Academic journal article Ethical Human Psychology and Psychiatry

The Traumatic Flashback as One Basis of Misunderstanding between Patients and Law Enforcement Officers

Academic journal article Ethical Human Psychology and Psychiatry

The Traumatic Flashback as One Basis of Misunderstanding between Patients and Law Enforcement Officers

Article excerpt

A patient in psychoanalytic psychotherapy reported to the analyst that the patient recently had been forced by satanic cult members to commit a murder. After discussion, the patient and the analyst agreed to inform the police. The police could not find evidence for the occurrence of the crime. Continued psychoanalytic work revealed that it was not a contemporary murder but a flashback of a childhood horror. Because flashbacks of past traumatic experiences are not an uncommon phenomenon, they would account for some of the gruesome events reported by patients but which law enforcement officers cannot validate as having recently occurred.

Keywords: flashback; murder; police; psychoanalytic psychotherapy; trauma

The case material, observations, and conclusions discussed in this article come from an integration of 30 years of clinical study and work by Waiess and more than 50 years by Karon. Both authors are psychoanalysts, which means that four concepts discovered and described by Freud will inform their work: the unconscious, resistance (defense mechanisms), repression, and transference.

All of us are opposed to murder. Psychoanalysts and psychoanalytic psychotherapists are very good at getting to the truth by listening and studying what patients say, even though reaching the truth might take a long time. They help patients to remember even what is repressed and to discover the distortions in their memory. Some patients remember witnessing murder and struggle through their lives trying not to remember it. Psychoanalytic psychotherapists help them to cope with the aftereffects of that event, which is always traumatic. Then again, some patients are afraid to remember that they wanted to kill someone earlier in their lives, or even have symptoms, such as anxiety attacks, instead of knowing that they now want to kill someone. These clinicians emphasize the difference between wishes and actions. Although patients punish themselves with symptoms for their unacceptable wishes, psychoanalytic therapists teach them that thoughts are not usually controllable and, in fact, do not need to be controlled. It is actions that hurt other people and those, therefore, need to be controlled, not the thoughts. In fact, if we do not waste time trying to control our thoughts, we generally have more control and choice over our actions.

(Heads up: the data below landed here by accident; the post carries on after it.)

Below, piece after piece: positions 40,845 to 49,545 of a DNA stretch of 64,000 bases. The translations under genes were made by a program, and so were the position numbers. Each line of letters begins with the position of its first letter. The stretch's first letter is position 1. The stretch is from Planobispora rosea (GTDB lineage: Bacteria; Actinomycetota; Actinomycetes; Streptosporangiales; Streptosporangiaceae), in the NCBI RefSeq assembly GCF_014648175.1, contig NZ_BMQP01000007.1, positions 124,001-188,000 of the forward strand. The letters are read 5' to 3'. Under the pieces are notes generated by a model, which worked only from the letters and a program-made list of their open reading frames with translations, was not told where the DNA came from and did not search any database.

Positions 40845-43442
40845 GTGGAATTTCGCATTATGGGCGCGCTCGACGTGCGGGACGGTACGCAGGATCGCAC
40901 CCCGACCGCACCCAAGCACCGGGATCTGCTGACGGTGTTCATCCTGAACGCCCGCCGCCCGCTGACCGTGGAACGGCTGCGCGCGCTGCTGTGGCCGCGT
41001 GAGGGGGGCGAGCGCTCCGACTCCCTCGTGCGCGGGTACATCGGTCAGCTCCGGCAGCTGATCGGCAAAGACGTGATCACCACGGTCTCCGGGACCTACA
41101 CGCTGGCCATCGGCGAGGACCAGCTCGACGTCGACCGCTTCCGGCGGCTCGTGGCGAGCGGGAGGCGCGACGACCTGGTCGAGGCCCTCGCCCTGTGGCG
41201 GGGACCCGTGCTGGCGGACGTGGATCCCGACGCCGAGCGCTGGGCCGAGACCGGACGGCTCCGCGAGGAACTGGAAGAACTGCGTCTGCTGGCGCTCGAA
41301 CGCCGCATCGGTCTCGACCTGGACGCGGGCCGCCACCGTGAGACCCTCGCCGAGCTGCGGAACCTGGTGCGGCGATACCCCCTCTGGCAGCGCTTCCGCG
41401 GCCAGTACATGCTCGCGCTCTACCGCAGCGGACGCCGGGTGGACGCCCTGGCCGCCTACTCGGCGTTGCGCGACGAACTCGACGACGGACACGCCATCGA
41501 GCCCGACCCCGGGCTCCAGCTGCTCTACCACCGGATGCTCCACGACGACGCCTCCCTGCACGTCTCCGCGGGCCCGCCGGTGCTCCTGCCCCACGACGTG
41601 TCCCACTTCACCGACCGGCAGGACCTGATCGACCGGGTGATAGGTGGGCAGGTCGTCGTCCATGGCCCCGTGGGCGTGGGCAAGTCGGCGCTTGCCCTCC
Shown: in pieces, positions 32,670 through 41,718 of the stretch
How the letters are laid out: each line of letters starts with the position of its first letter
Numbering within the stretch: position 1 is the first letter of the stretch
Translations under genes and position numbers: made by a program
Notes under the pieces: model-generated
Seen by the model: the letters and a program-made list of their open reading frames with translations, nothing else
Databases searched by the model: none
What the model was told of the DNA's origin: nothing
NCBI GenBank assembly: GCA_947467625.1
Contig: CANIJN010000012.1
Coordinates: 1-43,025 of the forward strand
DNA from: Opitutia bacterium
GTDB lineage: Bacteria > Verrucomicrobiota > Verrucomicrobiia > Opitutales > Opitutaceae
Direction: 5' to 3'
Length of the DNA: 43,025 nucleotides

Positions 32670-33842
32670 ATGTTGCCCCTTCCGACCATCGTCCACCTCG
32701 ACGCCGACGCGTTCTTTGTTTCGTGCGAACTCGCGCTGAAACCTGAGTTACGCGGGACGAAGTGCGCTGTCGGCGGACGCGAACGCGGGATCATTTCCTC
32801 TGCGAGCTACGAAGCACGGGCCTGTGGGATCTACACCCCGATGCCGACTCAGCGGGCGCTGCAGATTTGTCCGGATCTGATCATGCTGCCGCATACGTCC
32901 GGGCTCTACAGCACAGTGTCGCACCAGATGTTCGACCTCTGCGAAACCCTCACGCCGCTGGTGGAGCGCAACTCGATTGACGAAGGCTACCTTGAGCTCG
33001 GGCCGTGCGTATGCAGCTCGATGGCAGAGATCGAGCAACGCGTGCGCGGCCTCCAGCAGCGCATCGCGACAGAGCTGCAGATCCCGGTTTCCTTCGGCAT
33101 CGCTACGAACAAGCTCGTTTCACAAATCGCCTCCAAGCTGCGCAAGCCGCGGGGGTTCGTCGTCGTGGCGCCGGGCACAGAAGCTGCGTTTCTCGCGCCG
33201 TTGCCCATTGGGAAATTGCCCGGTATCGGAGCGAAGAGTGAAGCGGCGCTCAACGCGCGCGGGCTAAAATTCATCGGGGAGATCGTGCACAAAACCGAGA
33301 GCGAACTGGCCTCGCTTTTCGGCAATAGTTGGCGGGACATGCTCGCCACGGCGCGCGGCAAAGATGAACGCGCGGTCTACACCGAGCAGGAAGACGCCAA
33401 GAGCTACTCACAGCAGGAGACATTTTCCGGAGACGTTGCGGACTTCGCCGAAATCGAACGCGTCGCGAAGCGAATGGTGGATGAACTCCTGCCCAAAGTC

Psychoanalytic psychotherapists are very helpful to patients who are afraid of being murdered. They are very good at helping patients to assess the reality of their danger and then teaching them how to realistically ensure their own safety.

Patients who say they are going to commit murder or say they have committed murder are more of a problem for clinicians. Regarding future attempts, in every state, the law requires psychotherapists to break confidentiality and attempt to prevent the murder if they believe a patient is likely to actually commit murder, especially if they know who the probable victim will be. One or all of the following options are required, depending on the state in which the therapist and patient reside: warning the potential victim, informing law enforcement agencies, or hospitalizing the patient in a secure facility.

Obviously, some patients say they are going to kill someone but say it in a way that clearly indicates that it is not a serious threat but a wish and a way to express how infuriated they feel. The technique of murder may be too fantastic to be believable or too inept for there to be any real danger of harming the victim; for example, the patient who does not own a gun says she could shoot her husband. Or where the patient might say, "I don't really mean it, but I wish I could kill him (or her)."

When patients recover memories that were unavailable to consciousness that involve atrocities, both patients and therapists wish they could immediately know the truth about the remembered events. The remembrance may be perfectly true, mostly false with some true details, mostly true with some false details, and possibly entirely false. …

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